Katniss uses the skills she learned surviving in District 12 in the initial Hunger Games; she relies on her knowledge of berries, plants, and trees, she takes shelter and lets the other tributes fight it out beneath her. She sees a similarity between Rue and her little sister, and it triggers feelings of protectiveness in her. She is more detail-oriented than Gale, shunning his ideas of running away and living in the woods as impractical, although later she sees it as an escape. Her past decisions and experiences weigh heavily on her mind, including her father’s death changing her decisions in the present. She trusts others’ experiences and expects to learn from them, accepting what Haymitch tells her (because he “won” his Hunger Games, and as a Champion, she knows he must have valuable advice) and attempting to adopt it, as a method of survival. After her father dies, Katniss steps in and takes charge of her family. She puts aside her emotions to do what she must to survive, which includes learning to hunt, trade, and kill to defend herself and others she cares about in the arena. She observes the facts around her, and isn’t afraid to state them, which gives her a brusque tone. Her businesslike demeanor makes the audience dislike her, but also enables her to accomplish everything she needs to do. Katniss isn’t afraid to organize others when necessary and come up with survival and battle plans, although the idea of being the figurehead of a revolution terrifies her. Her emotions start to bleed through under stress, but instead of sharing them with others, she acts on them (shoving Peeta out of anger at him showing weakness, defying the government, creating a funeral pyre for Rue, etc). Katniss deeply resents others’ attempts to mold her into something she is not and is stubborn about being true to who she is and proud of her district. Her unwillingness to surrender and fierce intensity toward things she feels strongly about makes her formidable… and dangerous to the opposition. Katniss protects her family at all costs. Katness feels crippled by fear of the future and the unknown; she often acts in the moment, only to reap unpleasant rewards (unintentionally inciting violence in Rue’s district through her words). She does not realize her role in the bigger picture, and is not good at reading between the lines – Katness doesn’t understand why other tributes seem to be protecting her in Catching Fire, until they explain to her that she is the symbol of the Rebellion.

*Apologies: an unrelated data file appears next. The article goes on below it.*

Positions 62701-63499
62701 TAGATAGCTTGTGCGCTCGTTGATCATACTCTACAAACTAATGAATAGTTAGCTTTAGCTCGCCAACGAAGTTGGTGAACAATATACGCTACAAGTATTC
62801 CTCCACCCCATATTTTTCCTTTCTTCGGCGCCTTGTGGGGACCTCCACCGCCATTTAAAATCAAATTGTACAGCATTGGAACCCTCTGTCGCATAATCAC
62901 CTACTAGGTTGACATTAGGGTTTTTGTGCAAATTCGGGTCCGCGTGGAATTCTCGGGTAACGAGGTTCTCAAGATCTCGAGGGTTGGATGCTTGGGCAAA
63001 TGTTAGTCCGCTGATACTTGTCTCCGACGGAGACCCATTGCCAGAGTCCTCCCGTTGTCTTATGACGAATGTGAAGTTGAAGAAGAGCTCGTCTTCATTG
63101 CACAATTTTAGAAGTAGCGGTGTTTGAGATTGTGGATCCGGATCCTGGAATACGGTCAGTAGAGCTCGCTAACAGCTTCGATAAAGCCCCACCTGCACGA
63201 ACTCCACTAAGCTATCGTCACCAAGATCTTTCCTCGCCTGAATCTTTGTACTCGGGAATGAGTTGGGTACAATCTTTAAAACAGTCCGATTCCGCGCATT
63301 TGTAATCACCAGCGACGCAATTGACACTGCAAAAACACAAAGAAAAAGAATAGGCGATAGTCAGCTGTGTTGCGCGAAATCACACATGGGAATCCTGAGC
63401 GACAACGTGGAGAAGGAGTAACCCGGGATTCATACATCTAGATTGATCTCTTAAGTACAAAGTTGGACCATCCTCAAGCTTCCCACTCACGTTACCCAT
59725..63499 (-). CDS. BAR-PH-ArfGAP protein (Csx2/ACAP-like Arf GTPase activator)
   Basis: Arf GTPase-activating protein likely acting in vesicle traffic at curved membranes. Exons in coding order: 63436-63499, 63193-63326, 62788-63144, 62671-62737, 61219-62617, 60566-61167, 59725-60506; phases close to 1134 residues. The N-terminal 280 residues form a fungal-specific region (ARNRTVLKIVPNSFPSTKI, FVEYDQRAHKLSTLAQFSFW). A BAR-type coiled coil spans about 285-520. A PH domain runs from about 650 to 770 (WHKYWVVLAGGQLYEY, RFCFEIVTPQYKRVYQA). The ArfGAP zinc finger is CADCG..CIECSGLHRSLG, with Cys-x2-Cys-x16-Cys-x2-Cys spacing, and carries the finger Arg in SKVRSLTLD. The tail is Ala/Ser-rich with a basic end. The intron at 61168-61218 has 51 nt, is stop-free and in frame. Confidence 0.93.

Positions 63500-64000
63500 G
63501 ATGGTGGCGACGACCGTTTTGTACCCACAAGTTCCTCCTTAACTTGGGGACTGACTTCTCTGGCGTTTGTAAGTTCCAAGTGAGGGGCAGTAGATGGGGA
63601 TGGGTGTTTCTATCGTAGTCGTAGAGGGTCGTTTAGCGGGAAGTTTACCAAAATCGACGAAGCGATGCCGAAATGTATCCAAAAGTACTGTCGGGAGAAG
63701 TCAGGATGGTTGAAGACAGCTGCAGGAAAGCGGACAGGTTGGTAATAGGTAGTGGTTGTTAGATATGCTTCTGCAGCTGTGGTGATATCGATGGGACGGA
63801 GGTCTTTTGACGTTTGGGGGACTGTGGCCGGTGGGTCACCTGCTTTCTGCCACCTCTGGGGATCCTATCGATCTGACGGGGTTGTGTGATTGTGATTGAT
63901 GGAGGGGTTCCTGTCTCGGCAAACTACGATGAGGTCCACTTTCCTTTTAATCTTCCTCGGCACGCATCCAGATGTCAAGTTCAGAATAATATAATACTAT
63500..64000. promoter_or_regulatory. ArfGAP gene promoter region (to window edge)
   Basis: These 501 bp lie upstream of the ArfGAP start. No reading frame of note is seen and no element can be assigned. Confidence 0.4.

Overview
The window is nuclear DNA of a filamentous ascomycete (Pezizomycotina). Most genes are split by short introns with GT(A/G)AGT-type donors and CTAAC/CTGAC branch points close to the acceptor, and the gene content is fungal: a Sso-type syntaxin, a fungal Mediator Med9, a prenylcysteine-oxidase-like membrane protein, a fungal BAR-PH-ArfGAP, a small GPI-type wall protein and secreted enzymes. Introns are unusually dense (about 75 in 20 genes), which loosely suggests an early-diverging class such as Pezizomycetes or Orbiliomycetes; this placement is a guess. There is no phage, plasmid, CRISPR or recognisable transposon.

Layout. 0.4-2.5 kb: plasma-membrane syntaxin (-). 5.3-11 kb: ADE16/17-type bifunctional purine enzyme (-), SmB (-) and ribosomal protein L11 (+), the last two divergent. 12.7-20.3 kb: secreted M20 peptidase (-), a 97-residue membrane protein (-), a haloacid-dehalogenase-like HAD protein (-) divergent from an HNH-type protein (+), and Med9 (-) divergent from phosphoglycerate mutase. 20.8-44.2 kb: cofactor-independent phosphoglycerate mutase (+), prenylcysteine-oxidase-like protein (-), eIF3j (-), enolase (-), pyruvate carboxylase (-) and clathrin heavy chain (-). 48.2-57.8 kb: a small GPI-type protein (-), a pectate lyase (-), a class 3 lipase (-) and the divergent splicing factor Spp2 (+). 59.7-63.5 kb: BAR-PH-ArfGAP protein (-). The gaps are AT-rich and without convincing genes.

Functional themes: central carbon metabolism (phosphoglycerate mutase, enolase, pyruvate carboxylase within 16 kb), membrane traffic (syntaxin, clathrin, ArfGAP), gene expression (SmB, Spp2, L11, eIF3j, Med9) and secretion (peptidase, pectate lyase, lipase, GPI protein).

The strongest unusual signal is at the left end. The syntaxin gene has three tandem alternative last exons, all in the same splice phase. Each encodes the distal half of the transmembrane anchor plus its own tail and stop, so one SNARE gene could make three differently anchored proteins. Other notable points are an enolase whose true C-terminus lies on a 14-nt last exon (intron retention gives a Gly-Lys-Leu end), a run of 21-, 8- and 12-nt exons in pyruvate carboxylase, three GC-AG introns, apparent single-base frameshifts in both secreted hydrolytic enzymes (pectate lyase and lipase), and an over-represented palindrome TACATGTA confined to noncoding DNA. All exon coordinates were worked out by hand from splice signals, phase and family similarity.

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Katniss’ tendency is to run away from her problems; she wants to abandon the Districts, and go live in the woods with the handful of people she cares about, until Gale points out the immorality of that action and how it would negatively affect others. She often reacts purely from her gut, without thinking about the consequences—volunteering as Tribute for Prim, and rousing the crowd to rebellion, deciding to kill herself rather than slay Peeta in the last round, etc. She tries to remain detached and clear-headed in solving problems, but sometimes gets sucked into people and their agendas. Under stress, she becomes more 6ish… choosing to hide from people and not attack them and using strategy, distrusting her companions and expecting them to betray or kill her, etc., but her natural state is to numb herself and not be impacted by what is going on around her, or the traumatic experiences she is going through. Though she also experiences a great deal of PTSD, Katniss is somewhat inert in making her own decisions after the Games. It’s Gale who leaves her, not the other way around. Her 8 wing kicks in to aggression and drive when she feels threatened, and isn’t afraid to defend herself or those she cares about, including killing people whom she perceives are a threat.